At least Menear candidly called it “incremental,” which usually connotes something small. What Home Depot failed to specify was how the bonus would be distributed among its hourly workers. According to a breakdown published by CNBC and drawn reportedly from a company employee meeting, the only workers who will receive the full $1,000 are those with 20 years of experience at the company or longer.
It isn’t clear how many of those 380,000 hourly employees have 20 years of longevity at Home Depot, but it’s probably not a large percentage. According to the Bureau of Labor Statistics, the median tenure of workers in the retail trade is a little over three years. According to CNBC’s breakdown of the Home Depot bonus, workers with two to four years’ longevity will receive $250; five to nine years’, $300; 10 to 14, $400; and 15 to 19 years’, $750. Newbies with less than two years on the shop floor will get $200.
Other parts of the company’s statement also were less than candid. It said Home Depot would incur a $150-millon tax hit on “unremitted offshore earnings,” for instance. This is the tax the company will pay on profits the company had stashed offshore, awaiting the tax rate amnesty on those earnings delivered by the Republican tax legislation.
What Home Depot doesn’t say is that those earnings will receive a preferential tax rate of 15.5% maximum. If the money had had to be brought back under the full corporate tax rate of 21% established by the legislation, the charge would have been $203 million. If it were subject to the 35% corporate rate in effect prior to the tax cut, the charge would have been $338 million. In other words, Home Depot scored a tax break of $188 million on those overseas earnings alone. To be fair, the company also said the tax legislation will produce a lower overall tax bill this year.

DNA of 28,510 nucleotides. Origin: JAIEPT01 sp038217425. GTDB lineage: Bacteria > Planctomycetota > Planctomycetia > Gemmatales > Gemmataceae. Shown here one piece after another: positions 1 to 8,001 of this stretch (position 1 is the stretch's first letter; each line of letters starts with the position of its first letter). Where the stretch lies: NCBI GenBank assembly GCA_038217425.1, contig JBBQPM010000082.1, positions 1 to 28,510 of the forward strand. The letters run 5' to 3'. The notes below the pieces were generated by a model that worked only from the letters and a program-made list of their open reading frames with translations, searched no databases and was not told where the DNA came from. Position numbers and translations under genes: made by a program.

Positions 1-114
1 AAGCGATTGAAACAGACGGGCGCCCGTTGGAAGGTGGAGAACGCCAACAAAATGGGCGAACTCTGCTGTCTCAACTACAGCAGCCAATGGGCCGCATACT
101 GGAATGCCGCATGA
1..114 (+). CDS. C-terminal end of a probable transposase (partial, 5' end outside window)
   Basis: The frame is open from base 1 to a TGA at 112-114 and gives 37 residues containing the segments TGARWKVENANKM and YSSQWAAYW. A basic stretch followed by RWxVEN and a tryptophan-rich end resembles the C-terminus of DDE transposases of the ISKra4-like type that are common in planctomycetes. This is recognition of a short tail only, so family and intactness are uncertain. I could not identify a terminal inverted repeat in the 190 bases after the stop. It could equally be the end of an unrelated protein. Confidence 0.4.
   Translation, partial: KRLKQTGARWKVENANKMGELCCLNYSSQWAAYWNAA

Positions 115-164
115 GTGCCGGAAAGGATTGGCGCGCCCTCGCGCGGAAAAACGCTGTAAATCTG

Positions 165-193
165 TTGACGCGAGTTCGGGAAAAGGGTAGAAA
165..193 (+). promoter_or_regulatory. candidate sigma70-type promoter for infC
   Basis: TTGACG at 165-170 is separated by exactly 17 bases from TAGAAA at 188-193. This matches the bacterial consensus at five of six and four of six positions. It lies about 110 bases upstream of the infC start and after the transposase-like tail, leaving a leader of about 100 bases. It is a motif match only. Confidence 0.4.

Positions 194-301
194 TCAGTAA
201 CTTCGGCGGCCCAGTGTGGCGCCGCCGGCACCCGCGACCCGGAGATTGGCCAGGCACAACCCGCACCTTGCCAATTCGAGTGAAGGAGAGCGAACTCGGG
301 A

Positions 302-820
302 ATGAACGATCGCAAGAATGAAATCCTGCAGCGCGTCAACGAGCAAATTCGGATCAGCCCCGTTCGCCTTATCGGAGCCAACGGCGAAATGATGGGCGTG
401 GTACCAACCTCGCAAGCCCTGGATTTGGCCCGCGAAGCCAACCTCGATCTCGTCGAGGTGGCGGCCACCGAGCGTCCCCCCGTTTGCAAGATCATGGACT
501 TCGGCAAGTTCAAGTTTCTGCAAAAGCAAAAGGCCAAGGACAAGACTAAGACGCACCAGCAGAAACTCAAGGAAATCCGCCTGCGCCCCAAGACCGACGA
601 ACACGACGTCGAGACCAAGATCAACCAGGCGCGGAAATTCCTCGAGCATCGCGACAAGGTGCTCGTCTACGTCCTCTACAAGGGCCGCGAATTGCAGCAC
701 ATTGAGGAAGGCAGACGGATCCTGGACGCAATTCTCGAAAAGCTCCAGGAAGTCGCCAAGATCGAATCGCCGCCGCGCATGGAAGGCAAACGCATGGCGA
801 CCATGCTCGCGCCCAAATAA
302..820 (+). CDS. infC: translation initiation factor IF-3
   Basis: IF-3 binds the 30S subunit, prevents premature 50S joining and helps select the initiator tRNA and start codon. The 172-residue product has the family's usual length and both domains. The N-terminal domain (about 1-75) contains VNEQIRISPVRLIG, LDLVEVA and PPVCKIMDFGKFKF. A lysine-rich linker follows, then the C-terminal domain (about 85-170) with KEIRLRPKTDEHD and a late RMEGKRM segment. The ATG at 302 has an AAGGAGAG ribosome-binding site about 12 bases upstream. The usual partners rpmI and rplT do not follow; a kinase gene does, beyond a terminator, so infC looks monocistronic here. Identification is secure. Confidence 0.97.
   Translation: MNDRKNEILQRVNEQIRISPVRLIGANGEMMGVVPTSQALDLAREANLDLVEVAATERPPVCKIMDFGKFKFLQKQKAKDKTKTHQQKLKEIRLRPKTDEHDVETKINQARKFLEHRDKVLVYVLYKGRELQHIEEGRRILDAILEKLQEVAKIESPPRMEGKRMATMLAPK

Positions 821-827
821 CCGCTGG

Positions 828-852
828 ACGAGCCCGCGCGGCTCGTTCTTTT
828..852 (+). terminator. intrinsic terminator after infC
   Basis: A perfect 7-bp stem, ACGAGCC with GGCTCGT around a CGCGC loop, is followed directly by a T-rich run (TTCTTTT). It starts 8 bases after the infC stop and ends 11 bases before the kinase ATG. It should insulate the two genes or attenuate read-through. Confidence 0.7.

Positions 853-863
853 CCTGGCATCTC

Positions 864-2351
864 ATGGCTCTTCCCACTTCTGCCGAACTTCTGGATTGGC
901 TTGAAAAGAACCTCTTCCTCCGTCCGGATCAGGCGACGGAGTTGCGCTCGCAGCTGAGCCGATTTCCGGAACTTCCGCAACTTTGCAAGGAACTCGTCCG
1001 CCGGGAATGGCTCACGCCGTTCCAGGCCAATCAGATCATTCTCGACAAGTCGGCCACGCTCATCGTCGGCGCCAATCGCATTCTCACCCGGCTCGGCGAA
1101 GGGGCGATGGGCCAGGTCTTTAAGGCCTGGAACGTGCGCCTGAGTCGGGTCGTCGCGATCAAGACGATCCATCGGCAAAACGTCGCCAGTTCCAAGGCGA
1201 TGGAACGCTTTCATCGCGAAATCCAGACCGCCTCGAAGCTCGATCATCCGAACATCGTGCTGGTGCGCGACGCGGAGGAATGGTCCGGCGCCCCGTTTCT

Trump and his fellow Republicans have been touting the notion that the tax cut will yield a wage increase of $4,000 for the average middle-class family, but the evidence for that is nonexistent. Even some companies that have been crowing about their bonuses have been simultaneously laying off workers by the thousands.
The very day that Wal-Mart announced its own bonuses of up to $1,000 (like Home Depot, the maximum will go to workers with 20 years or more with the company) it announced that 10,000 employees would lose their jobs, chiefly due to the shuttering of many of its Sam’s Club membership stores. Kimberly-Clark announced last week that it would pare employment by up to 5,500, or as much as 13% of its workforce. As an indication of how the tax cuts really may impact the ordinary worker, the company said it would pay for severance and other “restructuring” costs partially with its savings from the tax cut.
Pulitzer Prize-winning journalist Michael Hiltzik writes a daily blog appearing on latimes.com. His business column appears in print every Sunday, and occasionally on other days. As a member of the Los Angeles Times staff, he has been a financial and technology writer and a foreign correspondent. He is the author of six books, including “Dealers of Lightning: Xerox PARC and the Dawn of the Computer Age” and “The New Deal: A Modern History.” Hiltzik and colleague Chuck Philips shared the 1999 Pulitzer Prize for articles exposing corruption in the entertainment industry.